31. Wei, H.; Ren, J.; Li, A.; Yang, H. Sludge dewaterability of a starch-based flocculant and its combined usage with ferric chloride. Chem. Eng. J. 2018, 349, 737–747. [Google Scholar] [CrossRef]
  32. Kurade, M.B.; Murugesan, K.; Selvam, A.; Yu, S.; Wong, J.W.C. Ferric biogenic flocculant produced by Acidithiobacillus ferrooxidans enable rapid dewaterability of municipal sewage sludge: A comparison with commercial cationic polymer. Int. Biodeter. Biodegr. 2014, 96, 105–111. [Google Scholar] [CrossRef]
  33. Chen, Y.; Chen, H.; Li, J.; Xiao, L. Rapid and efficient activated sludge treatment by electro-Fenton oxidation. Water Res. 2019, 152, 181–190. [Google Scholar] [CrossRef]
  34. Guo, S.; Zhou, L.; Huang, Y.; Huang, X. Insight into the comparison of thermally and Fe(II) activated persulfate on sludge dewaterability and disintegration. Water Sci. Technol. 2021, 84, 1464–1476. [Google Scholar] [CrossRef] [PubMed]
  35. He, D.; Chen, J.; Bao, B.; Pan, X.; Li, J.; Qian, C.; Yu, H. Optimizing sludge dewatering with a combined conditioner of Fenton’s reagent and cationic surfactant. J. Environ. Sci. 2020, 88, 21–30. [Google Scholar] [CrossRef] [PubMed]
  36. Gholikandi, G.B.; Zakizadeh, N.; Masihi, H. Application of peroxymonosulfate-ozone advanced oxidation process for simultaneous waste-activated sludge stabilization and dewatering purposes: A comparative study. J. Environ. Manag. 2018, 206, 523–531. [Google Scholar] [CrossRef] [PubMed]
  37. Ge, D.; Dong, Y.; Zhang, W.; Yuan, H.; Zhu, N. A novel Fe2+/persulfate/tannic acid process with strengthened efficacy on enhancing waste activated sludge dewaterability and mechanism insight. Sci. Total Environ. 2020, 733, 139146. [Google Scholar] [CrossRef]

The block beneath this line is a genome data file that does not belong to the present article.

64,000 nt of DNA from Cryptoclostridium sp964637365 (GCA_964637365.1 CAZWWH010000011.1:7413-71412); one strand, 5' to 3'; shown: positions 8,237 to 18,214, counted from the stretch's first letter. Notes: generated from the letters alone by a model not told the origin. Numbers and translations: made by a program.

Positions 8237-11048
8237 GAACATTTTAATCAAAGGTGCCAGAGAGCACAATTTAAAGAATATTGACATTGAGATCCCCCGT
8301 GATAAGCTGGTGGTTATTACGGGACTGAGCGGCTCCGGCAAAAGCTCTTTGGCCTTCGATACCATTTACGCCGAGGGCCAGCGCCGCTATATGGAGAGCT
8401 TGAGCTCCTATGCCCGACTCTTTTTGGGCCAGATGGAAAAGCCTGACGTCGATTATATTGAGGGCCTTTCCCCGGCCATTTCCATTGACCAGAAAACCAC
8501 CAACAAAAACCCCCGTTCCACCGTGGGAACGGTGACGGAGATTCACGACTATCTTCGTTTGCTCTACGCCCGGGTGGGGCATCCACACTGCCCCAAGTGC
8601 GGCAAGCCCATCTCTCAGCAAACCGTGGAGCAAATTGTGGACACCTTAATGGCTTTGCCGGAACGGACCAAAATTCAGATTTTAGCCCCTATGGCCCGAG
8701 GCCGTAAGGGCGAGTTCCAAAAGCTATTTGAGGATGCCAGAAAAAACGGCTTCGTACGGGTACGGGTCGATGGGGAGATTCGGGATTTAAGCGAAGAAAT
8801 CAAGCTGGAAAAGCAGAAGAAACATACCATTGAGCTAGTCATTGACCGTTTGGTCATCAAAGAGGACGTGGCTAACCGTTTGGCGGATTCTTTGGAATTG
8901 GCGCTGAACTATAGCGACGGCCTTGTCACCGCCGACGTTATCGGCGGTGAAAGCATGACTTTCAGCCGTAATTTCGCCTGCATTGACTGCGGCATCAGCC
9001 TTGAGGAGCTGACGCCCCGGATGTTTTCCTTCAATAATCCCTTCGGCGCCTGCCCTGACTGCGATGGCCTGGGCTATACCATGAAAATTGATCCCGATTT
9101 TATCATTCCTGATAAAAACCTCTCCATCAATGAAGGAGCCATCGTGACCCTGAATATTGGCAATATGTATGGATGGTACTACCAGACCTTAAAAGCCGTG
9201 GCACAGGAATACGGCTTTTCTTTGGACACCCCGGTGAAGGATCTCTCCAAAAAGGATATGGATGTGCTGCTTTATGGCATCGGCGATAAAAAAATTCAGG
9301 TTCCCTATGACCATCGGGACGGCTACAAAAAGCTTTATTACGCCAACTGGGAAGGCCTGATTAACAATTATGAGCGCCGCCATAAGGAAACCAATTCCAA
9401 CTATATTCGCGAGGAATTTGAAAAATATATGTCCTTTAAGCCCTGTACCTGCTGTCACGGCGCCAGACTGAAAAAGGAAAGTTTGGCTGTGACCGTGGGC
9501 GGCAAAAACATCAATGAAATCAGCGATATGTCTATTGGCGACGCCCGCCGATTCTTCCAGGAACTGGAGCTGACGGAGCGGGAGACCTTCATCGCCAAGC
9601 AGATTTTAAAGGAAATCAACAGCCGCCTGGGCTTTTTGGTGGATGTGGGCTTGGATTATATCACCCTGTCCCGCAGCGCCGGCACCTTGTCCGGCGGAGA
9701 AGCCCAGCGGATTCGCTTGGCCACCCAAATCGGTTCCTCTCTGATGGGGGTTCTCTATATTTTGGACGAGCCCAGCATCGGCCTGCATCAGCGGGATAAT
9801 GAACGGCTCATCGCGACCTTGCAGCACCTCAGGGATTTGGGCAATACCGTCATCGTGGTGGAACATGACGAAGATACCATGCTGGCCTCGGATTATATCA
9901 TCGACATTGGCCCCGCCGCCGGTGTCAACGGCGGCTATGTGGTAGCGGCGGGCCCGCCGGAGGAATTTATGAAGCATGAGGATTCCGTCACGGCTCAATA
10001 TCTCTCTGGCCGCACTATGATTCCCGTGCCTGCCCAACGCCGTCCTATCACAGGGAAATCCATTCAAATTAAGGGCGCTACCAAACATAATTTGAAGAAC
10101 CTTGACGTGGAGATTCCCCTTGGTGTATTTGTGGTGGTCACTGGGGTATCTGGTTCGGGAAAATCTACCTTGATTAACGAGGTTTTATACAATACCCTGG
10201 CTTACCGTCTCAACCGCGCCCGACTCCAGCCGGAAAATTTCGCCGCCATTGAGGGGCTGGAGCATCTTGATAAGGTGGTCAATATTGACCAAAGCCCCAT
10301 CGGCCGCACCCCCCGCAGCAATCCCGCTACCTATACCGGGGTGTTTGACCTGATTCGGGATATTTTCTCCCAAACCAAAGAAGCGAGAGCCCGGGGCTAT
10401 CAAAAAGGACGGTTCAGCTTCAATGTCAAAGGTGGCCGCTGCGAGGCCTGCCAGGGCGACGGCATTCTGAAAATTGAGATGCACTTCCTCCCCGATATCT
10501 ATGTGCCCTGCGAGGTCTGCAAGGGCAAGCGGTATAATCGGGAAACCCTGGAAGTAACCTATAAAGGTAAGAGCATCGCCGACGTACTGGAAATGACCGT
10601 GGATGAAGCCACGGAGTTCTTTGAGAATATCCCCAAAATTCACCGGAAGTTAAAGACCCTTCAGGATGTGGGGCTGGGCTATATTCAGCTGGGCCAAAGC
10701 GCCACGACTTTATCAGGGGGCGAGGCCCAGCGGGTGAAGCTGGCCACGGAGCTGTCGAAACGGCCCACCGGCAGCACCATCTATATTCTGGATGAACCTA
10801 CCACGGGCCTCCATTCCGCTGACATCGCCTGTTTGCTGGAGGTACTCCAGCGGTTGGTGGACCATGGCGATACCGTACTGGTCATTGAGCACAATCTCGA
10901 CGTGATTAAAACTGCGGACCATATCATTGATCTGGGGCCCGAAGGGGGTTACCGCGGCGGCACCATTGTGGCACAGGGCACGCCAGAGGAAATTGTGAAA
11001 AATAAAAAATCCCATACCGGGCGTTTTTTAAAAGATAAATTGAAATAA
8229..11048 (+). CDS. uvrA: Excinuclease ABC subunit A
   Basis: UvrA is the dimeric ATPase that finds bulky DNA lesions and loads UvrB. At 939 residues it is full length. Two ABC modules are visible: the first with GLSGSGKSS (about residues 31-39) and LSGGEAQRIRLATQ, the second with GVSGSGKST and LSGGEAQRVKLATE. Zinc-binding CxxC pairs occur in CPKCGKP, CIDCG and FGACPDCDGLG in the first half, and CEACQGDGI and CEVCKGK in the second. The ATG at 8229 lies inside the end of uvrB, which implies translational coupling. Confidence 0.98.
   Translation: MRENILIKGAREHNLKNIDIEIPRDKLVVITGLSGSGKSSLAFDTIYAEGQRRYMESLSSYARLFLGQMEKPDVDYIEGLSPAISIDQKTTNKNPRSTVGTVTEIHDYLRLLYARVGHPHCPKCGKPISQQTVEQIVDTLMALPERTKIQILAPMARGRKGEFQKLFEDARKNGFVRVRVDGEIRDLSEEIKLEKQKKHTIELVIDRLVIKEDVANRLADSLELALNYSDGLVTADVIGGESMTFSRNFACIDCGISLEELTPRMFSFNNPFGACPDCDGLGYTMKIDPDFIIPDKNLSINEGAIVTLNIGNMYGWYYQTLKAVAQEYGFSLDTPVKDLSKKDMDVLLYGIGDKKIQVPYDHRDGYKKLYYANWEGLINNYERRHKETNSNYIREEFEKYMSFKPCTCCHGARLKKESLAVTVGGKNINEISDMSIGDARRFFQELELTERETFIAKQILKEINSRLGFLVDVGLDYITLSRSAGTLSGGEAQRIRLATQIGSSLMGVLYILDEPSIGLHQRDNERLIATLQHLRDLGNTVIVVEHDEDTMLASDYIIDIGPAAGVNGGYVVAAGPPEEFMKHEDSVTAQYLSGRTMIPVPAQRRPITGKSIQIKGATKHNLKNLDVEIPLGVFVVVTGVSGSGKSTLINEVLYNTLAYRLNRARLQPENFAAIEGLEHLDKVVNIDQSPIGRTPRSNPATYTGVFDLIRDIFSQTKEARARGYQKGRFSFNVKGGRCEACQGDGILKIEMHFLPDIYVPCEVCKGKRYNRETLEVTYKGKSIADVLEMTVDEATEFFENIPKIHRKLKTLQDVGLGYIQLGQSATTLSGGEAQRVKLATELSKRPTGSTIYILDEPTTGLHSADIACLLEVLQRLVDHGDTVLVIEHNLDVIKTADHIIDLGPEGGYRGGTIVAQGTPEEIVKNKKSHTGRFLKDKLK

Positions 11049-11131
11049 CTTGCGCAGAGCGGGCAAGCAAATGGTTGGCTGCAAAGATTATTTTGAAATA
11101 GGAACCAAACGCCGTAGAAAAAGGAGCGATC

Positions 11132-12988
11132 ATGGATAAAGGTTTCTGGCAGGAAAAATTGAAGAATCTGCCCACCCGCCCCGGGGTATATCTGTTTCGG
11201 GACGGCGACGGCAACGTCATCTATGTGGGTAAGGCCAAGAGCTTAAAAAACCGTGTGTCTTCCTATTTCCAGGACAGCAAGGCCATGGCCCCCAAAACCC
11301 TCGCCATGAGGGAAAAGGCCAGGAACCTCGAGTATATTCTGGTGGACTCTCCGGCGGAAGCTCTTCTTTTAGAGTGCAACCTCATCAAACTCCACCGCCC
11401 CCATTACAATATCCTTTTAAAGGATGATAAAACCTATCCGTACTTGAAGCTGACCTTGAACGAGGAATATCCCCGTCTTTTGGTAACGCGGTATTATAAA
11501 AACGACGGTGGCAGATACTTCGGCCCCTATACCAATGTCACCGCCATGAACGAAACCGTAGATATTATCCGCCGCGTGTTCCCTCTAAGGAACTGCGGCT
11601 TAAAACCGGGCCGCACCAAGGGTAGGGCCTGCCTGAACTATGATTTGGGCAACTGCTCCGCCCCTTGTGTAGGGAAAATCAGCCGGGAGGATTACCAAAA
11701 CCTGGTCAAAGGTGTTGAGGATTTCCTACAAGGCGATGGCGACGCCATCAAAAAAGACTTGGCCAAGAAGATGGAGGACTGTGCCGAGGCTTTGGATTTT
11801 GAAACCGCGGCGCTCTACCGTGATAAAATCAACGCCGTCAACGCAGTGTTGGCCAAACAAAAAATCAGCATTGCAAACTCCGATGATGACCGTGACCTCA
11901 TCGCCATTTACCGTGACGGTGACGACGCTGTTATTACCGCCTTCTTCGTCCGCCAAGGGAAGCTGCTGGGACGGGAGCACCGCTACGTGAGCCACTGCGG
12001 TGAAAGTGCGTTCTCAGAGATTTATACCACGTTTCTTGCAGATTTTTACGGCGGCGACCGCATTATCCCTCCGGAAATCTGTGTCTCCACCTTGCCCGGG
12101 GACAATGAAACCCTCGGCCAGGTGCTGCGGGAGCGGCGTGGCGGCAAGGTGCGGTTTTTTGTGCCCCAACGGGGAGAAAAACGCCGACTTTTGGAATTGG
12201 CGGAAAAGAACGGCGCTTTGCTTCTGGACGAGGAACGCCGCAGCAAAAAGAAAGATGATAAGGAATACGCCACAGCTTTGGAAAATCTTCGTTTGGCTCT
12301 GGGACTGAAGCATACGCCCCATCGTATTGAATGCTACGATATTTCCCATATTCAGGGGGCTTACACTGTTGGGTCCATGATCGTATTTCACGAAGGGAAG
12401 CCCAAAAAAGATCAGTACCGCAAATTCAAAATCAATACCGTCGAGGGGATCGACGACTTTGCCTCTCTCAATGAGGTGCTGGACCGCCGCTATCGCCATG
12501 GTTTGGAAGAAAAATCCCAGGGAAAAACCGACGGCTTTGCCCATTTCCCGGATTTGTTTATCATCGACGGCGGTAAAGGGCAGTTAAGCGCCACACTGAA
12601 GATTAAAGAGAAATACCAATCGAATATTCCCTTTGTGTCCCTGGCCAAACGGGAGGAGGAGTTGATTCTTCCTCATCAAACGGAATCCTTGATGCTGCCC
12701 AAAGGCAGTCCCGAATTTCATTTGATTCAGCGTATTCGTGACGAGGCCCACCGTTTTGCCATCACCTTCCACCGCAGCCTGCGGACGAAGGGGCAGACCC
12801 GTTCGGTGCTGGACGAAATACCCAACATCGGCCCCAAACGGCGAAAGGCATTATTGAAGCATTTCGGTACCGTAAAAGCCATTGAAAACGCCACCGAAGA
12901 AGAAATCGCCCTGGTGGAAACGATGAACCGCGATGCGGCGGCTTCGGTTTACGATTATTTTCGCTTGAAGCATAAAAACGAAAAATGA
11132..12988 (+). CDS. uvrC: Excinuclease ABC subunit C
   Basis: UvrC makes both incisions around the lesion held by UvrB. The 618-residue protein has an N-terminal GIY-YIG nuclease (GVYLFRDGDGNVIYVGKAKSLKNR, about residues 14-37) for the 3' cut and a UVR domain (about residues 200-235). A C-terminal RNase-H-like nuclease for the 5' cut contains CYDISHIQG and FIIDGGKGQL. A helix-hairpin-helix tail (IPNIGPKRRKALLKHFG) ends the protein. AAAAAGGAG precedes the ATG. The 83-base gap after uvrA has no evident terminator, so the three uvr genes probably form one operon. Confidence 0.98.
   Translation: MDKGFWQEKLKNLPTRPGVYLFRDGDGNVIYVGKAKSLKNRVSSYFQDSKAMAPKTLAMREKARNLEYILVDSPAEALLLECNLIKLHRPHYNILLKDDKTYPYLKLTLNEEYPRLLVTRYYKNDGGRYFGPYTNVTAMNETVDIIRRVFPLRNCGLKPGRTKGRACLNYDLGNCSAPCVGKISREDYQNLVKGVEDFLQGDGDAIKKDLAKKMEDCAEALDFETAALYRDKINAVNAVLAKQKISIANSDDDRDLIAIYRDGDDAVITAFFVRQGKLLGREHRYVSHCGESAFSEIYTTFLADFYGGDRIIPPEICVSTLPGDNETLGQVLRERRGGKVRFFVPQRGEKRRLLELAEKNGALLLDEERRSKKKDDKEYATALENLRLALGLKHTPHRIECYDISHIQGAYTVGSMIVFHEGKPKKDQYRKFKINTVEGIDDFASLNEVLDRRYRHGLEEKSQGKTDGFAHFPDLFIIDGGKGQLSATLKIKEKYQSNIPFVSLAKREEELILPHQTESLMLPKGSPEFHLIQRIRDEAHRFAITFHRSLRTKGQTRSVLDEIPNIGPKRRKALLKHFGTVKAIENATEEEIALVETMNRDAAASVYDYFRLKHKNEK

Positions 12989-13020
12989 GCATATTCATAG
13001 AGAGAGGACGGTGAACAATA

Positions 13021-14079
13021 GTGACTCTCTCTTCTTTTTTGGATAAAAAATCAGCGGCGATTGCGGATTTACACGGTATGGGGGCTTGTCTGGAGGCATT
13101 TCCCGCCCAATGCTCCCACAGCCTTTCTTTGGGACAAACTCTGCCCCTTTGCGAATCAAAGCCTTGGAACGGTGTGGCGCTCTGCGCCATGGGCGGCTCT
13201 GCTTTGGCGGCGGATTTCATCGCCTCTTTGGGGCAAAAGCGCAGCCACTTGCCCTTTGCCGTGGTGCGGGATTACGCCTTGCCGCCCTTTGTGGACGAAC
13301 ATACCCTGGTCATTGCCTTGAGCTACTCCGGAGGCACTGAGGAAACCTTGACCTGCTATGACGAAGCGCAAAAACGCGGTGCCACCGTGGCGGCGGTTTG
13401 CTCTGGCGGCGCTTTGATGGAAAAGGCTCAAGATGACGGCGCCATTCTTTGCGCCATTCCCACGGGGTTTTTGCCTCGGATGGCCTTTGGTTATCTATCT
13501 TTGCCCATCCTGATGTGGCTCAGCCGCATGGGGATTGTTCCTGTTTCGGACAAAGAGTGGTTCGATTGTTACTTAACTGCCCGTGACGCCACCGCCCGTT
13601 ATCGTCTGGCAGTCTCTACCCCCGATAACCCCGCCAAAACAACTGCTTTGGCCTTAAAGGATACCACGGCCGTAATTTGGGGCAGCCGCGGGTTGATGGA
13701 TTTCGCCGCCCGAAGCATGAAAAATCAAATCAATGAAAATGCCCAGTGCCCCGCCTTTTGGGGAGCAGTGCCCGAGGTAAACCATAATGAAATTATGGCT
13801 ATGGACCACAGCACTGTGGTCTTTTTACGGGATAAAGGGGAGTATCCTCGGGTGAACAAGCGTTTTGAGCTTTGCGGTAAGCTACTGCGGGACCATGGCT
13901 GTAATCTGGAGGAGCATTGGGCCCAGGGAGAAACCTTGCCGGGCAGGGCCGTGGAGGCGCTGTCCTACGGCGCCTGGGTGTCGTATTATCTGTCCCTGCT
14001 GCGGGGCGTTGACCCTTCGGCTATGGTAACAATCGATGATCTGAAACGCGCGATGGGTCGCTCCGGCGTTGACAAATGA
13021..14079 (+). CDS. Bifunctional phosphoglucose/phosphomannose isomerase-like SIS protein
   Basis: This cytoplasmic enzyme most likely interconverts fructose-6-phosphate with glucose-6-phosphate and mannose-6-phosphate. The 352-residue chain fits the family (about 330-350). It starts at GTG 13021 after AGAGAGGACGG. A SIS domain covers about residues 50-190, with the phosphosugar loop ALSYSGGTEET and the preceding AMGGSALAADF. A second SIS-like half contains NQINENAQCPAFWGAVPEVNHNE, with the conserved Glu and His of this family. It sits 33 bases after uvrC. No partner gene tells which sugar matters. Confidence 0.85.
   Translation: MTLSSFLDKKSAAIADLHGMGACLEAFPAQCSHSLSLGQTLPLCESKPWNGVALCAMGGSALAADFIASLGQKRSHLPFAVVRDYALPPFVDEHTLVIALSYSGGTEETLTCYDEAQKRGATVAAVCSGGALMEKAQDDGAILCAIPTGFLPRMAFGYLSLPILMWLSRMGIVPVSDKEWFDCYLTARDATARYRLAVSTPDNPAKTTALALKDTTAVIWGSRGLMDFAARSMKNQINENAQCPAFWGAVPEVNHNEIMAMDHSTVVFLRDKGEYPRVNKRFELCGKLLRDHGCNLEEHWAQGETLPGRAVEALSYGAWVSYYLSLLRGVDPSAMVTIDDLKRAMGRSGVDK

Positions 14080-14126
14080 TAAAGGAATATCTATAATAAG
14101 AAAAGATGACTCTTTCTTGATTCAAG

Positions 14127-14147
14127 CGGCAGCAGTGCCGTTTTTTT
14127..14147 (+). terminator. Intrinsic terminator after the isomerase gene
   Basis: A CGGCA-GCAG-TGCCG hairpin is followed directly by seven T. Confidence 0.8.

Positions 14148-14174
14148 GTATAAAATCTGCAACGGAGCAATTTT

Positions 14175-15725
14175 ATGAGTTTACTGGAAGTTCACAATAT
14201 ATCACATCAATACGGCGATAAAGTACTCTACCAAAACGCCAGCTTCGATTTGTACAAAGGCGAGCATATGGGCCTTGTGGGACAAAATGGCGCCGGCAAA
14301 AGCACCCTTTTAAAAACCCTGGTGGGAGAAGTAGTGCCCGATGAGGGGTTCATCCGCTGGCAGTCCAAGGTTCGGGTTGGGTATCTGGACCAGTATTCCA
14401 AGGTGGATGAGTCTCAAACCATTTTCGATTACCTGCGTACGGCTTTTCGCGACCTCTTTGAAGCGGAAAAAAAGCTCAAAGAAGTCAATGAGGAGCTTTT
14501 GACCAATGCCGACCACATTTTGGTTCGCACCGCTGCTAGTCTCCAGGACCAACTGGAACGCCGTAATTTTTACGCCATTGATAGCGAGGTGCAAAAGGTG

38. Wei, H.; Tang, Y.; Shoeib, T.; Li, A.; Yang, H. Evaluating the effects of the preoxidation of H2O2, NaClO, and KMnO4 and reflocculation on the dewaterability of sewage sludge. Chemosphere 2019, 234, 942–952. [Google Scholar] [CrossRef]
  39. Wei, H.; Tang, Y.; Li, A.; Yang, H. Insights into the effects of acidification on sewage sludge dewaterability through pH repeated adjustment. Chemosphere 2019, 227, 269–276. [Google Scholar] [CrossRef]
  40. Fan, Y.; Wang, X.; Xu, T.; Wang, C. A novel sludge Acidification combined Multistage Elutriation (AME) pretreatment strategy for sludge dewaterability improvement, inorganic components separation and heavy metals removal. Resour. Conserv. Recycl. 2022, 185, 106498. [Google Scholar] [CrossRef]
  41. Zhang, W.; Yang, P.; Yang, X.; Chen, Z.; Wang, D. Insights into the respective role of acidification and oxidation for enhancing anaerobic digested sludge dewatering performance with Fenton process. Bioresour. Technol. 2015, 181, 247–253. [Google Scholar] [CrossRef] [PubMed]
  42. Liu, Y.; Wang, L.; Ma, J.; Zhao, X.; Huang, Z.; Mahadevan, G.D.; Qi, J. Improvement of settleability and dewaterability of sludge by newly prepared alkaline ferrate solution. Chem. Eng. J. 2016, 287, 11–18. [Google Scholar] [CrossRef]
  43. Budych-Gorzna, M.; Jaroszynski, L.; Oleskowicz-Popiel, P. Improved energy balance at a municipal wastewater treatment plant through waste activated sludge low-temperature alkaline pretreatment. J. Environ. Chem. Eng. 2021, 9, 106366. [Google Scholar] [CrossRef]
  44. Lu, Y.; Zheng, G.; Wu, W.; Cui, C.; Zhou, L. Significances of deflocculated sludge flocs as well as extracellular polymeric substances in influencing the compression dewatering of chemically acidified sludge. Sep. Purif. Technol. 2017, 176, 243–251. [Google Scholar] [CrossRef]
  45. Li, C.; Wang, X.; Zhang, G.; Yu, G.; Lin, J.; Wang, Y. Hydrothermal and alkaline hydrothermal pretreatments plus anaerobic digestion of sewage sludge for dewatering and biogas production: Bench-scale research and pilot-scale verification. Water Res. 2017, 117, 49–57. [Google Scholar] [CrossRef]
  46. TUNCAL, T. Comparing alkaline and thermal disintegration characteristics for mechanically dewatered sludge. Environ. Technol. 2011, 32, 1581–1588. [Google Scholar] [CrossRef] [PubMed]
  47. Wang, M.; Wu, Y.; Yang, B.; Deng, P.; Zhong, Y.; Fu, C.; Lu, Z.; Zhang, P.; Wang, J.; Qu, Y. Comparative study of the effect of rice husk-based powders used as physical conditioners on sludge dewatering. Sci. Rep. 2020, 10, 17230. [Google Scholar] [CrossRef]